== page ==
Monday, July 18, 2016
How ransom hackers use ransomware to infect computers and demand payments. How to stay safe from it and what to do if infected. The value of IT security training.
‘Ransomware’ Is Another Online Risk To Protect Against
Following a long line of online threats such as viruses, malware, spyware, phishing and more is ransomware - a nefarious piece of code that, as its name suggests, involves charging a ransom to the user. It’s a very real threat and computer users need to be aware of it and protect themselves.
What is Ransomware?
It’s a piece of software hackers use to lock you out of your computer. The only way to unlock your machine again is to pay their ransom demand; if you don’t, then your files will be inaccessible. They’ll either be removed completely or you’ll be locked out of them as the ransom software encrypts them.
Other than paying up, the only way to get control back over your files is to reformat your system and ‘start again’ - so if you take this drastic step you’d better be sure everything was backed up recently.
Along with the traditional hacker and cyber criminals’ usual target of Windows-based computers, other platforms are at risk from ransomware such as Android, Linux, Apple iOS and OS X.
According to computer security experts Sophos, ransomware originated from seven or eight criminal organisations but has spread as it has been sold to many smaller users on the black market.
What Sort Of Ransoms Are Being Charged?
Amounts up to around $500 are being charged according to some computer security experts, although the trend is for the hackers to ask for payment in vouchers such as those for the Apple iTunes store or Amazon. Originally, to protect themselves, the hackers tended to ask for ransoms to be paid by anonymous, non-traceable digital currency such as bitcoin. Because many of their victims weren’t familiar with it they’ve changed tactics hence the use of vouchers in payments.
How Ransomware Strikes
Like other viruses and malware, ransomware has to be downloaded by the user. It doesn’t just ‘appear’ on a computer, although the download is hidden so the user doesn’t realise what has happened.
By email - for example, a convincing looking email may arrive looking like one from the user’s bank or similar. There will be a link on it or an attachment and, because the reason for asking to click the link or download the attachment sounded plausible, the user clicks it and this basically allows the ransomware onto their hard drive.
Suddenly the user can’t access their files and may see a counter showing how long before their hard drive is erased unless a ransom is paid.
The all-important email you received originally from the hackers is of course crafted to make you ‘fall’ for the contents. They’ll make it as credible as possible using sophisticated techniques such as social engineering, and timing them according to subject matter. For example, emails supposedly from tax authorities may be sent round about the time tax returns are due and so forth.
By Website - poorly structured and insecure websites can pass ransomware on. The hackers can add their ransomware to links and ads, so just clicking on them can be enough to infect your system.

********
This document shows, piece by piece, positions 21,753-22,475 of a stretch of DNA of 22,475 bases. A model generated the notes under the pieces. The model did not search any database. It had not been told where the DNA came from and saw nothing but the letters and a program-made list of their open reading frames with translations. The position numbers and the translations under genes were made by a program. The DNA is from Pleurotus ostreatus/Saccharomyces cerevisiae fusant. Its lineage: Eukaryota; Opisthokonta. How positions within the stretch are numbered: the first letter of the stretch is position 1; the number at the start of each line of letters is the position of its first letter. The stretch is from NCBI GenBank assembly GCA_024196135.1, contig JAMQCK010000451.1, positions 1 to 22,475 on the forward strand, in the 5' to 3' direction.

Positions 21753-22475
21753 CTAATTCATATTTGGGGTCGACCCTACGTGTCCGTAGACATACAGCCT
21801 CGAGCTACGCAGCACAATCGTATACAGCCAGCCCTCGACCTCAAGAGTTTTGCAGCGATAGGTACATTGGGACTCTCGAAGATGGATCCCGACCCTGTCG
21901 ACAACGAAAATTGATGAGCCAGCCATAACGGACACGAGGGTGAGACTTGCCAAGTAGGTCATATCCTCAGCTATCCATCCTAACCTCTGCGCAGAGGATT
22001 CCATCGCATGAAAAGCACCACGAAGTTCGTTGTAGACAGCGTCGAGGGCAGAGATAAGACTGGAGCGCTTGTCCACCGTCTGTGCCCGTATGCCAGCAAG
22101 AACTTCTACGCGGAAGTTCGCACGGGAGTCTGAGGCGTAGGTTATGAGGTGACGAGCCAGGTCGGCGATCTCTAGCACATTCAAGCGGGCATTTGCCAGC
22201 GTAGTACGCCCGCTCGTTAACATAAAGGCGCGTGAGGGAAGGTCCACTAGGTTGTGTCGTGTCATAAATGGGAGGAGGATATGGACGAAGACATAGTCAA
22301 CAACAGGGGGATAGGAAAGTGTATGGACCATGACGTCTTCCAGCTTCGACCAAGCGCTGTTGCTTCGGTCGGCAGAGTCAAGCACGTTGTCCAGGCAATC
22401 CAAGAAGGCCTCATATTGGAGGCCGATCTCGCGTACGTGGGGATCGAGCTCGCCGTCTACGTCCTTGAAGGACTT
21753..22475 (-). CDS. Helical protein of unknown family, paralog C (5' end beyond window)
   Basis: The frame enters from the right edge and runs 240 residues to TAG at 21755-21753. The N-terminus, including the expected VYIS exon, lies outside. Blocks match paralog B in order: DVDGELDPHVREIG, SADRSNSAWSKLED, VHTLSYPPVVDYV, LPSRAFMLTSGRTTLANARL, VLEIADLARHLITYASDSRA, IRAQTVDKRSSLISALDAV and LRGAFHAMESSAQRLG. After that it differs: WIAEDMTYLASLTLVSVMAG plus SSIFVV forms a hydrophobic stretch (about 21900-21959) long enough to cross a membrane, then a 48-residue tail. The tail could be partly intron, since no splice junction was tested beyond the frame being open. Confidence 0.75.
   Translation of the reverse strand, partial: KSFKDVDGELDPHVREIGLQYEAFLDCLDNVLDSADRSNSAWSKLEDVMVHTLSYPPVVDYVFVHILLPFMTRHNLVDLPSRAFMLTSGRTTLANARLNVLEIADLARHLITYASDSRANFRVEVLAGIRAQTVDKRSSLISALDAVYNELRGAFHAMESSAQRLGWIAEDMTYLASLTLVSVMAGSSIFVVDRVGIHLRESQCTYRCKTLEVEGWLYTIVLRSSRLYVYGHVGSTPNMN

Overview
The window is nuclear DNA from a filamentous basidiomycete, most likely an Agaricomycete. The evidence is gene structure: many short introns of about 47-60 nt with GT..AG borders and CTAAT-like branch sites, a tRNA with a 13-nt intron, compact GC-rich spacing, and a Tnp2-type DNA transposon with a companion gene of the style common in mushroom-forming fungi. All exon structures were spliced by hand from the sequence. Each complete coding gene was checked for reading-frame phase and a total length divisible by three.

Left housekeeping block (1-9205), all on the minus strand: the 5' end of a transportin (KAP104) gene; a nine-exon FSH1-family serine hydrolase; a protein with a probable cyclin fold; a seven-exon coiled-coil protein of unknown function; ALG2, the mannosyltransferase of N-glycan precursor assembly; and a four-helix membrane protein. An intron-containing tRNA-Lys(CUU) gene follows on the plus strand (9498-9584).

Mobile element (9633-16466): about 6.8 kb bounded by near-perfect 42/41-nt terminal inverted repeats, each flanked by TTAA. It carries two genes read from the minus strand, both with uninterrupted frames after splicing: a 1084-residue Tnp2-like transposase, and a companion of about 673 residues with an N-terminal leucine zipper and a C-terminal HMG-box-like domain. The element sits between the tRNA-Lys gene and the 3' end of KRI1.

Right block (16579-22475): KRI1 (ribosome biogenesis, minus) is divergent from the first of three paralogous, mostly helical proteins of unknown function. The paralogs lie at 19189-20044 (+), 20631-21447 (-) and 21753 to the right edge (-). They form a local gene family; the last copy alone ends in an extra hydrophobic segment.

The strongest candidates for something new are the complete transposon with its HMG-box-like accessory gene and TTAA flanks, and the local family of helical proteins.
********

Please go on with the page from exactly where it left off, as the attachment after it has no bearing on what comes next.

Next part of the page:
What To Do If Ransomware Strikes
Firstly, do not pay the ransom. Yes, you may lose your files but if you back up regularly you’ll be able to restore them, and by not paying you’re helping prevent the proliferation of this type of cyber crime. There’s also the likelihood of malware still being on your computer even if you do pay the ransom.
You could buy a computer programme to decrypt your files, but this could be expensive and it may not work effectively against the particular ransomware you’re infected with.
The easiest thing to do is reinstall your operating system and start again.
Protecting From Malware
Update software and operating systems - a basic step but very important as hackers sometimes rely on users not keeping their systems up to date. Vulnerabilities in older versions of software are often used as entry points for malware, so ensure you’re running the latest version of the operating system (including incremental updates), antivirus and other software.
Backup - make regular backups so, if the worst happens and you have to reinstall your operating system as discussed above, you’ll have up to date versions of your files to reinstall.
Be careful when backing up, however. If using the cloud, for example, log out when backing up is completed as ransomware could affect backed up files if allowed to access them. The same applies if you’re using an external hard drive - disconnect it when backing up is finished to remove any risk of ransomware encrypting your backups.
Professional Security Help
Along with ransomware, other malware and security risks such as phishing are an everyday hazard for computer users - and even users of tablets and smartphones - so some expert help is well worthwhile.
If you have staff, then training from experts in how to protect themselves online in the workplace might be considered. Often being aware of the risks and what to look out for can prevent them at source, and a good security expert can also show and implement ways of making office systems more secure.
Stuart Macleod is the director of Networking 2000 IT Support in Romford, which provides contract-based IT support for businesses in Essex and London.